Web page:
/* call with rl locked */ static CFRunLoopModeRef __CFRunLoopFindMode(CFRunLoopRef rl, CFStringRef modeName, Boolean create) { CFRunLoopModeRef rlm; struct __CFRunLoopMode srlm; srlm._base._isa = __CFISAForTypeID(__kCFRunLoopModeTypeID); srlm._base._info = 0; _CFRuntimeSetInstanceTypeID(&srlm, __kCFRunLoopModeTypeID); srlm._name = modeName; rlm = (CFRunLoopModeRef)CFSetGetValue(rl->_modes, &srlm); if (NULL != rlm) { __CFRunLoopModeLock(rlm); return rlm; } if (!create) { return NULL; } rlm = (CFRunLoopModeRef)_CFRuntimeCreateInstance(CFGetAllocator(rl), __kCFRunLoopModeTypeID, sizeof(struct __CFRunLoopMode) - sizeof(CFRuntimeBase), NULL); if (NULL == rlm) { return NULL; } rlm->_lock = 0; rlm->_name = CFStringCreateCopy(CFGetAllocator(rlm), modeName); rlm->_stopped = false; rlm->_sources = NULL; rlm->_observers = NULL; rlm->_timers = NULL; rlm->_submodes = NULL; rlm->_portSet = __CFPortSetAllocate(); if (CFPORT_NULL == rlm->_portSet) HALT; // i think this is the trap we see in gdb, right?


CF_INLINE __CFPortSet __CFPortSetAllocate(void) { __CFPortSet result; kern_return_t ret = mach_port_allocate(mach_task_self(), MACH_PORT_RIGHT_PORT_SET, &result); return (KERN_SUCCESS == ret) ? result : CFPORT_NULL; }

I think you’re running out of mach ports.

– CristianDraghici

Bingo! Kirk Kerekes actually gave me the vital clues, but Cristian is spot on.

All of the Apple sample code, and other published example code that I’ve been able to find, leaks mach_ports pretty badly. Enabling the mach_ports column in Activity Monitor allows you to observe this leakage relatively directly. With ORIGINAL_RUN_LOOP commented out in the code I posted, I get roughly seven leaked mach_ports per thread. When the process reached about 11,000 mach_ports, it crashed in __CFRunLoopFindMode, almost certainly where Cristian indicates above.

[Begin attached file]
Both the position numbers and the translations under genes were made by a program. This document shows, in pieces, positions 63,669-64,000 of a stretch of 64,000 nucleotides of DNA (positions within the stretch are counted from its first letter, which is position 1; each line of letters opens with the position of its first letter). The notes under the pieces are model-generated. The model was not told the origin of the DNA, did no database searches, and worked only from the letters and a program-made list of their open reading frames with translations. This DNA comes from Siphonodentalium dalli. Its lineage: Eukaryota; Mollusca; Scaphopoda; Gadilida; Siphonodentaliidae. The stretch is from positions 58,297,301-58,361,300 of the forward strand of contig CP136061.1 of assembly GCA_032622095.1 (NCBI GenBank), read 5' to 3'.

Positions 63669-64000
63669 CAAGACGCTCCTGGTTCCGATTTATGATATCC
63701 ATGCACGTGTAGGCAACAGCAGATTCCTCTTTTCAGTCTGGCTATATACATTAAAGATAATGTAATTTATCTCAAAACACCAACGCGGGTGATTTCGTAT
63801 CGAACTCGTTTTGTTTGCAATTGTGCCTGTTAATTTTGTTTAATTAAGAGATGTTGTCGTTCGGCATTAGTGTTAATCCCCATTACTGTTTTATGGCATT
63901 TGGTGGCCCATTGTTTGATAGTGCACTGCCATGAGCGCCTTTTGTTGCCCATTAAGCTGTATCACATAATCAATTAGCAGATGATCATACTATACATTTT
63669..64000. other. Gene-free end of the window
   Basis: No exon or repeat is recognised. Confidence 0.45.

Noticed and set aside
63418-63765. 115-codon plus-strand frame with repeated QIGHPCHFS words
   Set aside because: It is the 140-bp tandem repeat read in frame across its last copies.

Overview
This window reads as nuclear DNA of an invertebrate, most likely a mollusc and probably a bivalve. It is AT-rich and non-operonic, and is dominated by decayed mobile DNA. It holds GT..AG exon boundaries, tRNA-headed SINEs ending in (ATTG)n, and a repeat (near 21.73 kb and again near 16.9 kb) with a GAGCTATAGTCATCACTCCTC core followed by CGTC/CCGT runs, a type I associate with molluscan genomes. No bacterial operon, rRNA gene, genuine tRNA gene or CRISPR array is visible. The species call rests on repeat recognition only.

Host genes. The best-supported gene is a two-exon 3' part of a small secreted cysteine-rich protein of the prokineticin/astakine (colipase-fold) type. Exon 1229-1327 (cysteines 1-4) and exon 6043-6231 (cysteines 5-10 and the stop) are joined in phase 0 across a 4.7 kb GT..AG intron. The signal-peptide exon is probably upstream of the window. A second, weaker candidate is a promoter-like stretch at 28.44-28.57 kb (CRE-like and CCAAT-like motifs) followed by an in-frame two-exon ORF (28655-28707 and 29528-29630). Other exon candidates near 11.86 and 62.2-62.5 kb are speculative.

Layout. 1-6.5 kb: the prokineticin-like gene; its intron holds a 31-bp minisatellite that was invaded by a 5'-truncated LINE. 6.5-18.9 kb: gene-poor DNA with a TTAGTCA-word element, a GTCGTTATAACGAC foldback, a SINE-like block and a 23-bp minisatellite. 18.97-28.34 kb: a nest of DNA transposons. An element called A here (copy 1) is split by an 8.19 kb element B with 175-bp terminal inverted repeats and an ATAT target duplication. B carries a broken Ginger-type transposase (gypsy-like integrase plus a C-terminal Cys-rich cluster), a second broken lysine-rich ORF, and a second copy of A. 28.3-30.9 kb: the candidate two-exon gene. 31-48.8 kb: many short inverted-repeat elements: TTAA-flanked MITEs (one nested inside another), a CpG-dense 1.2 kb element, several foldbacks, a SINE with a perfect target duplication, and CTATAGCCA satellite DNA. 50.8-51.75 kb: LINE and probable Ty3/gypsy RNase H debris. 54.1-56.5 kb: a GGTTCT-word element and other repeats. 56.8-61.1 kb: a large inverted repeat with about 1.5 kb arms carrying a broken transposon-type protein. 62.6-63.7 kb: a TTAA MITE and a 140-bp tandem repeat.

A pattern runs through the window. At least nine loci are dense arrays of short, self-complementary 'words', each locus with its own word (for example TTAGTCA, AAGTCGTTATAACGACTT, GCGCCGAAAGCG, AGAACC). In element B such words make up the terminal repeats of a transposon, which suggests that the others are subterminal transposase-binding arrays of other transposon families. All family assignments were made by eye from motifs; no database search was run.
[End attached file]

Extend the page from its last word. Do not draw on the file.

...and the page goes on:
I found a fix that leaked only one mach_port per thread. Interestingly, the absolute number of mach_ports does not appear to be the critical factor. I couldn’t get this new version to crash, even after generating about 50,000 threads, and a corresponding number of leaked mach_ports. One final change removed the mach_port leakage altogether, and also does not crash.

The fix is as follows. The method that you call from the “parent” thread to kill the child should look like this:

Where stopServer: is a method that sets the boolean flag indicating that the child thread should stop running (see[[CocoaDOComm.html or the sample code I posted).

The disconnect method is the one suggested by John Nairn ( to fix the SimpleThreads code:

An alternative fix, as quite a few people suggested, is to use some kind of pool of threads, instead of creating a new thread each time. I’m already running a fix based on that, which seems to work (although I recall it did give me some unrelated problems when I tried it before).

I’m pretty surprised both that the sample code (including Apple’s) leaks mach_ports so badly, and that the (hopefully) correct solution was so obscure. If you’re using DO in this way, you are almost certainly leaking mach_ports, although for a small number of threads, you would probably never know.

– Martin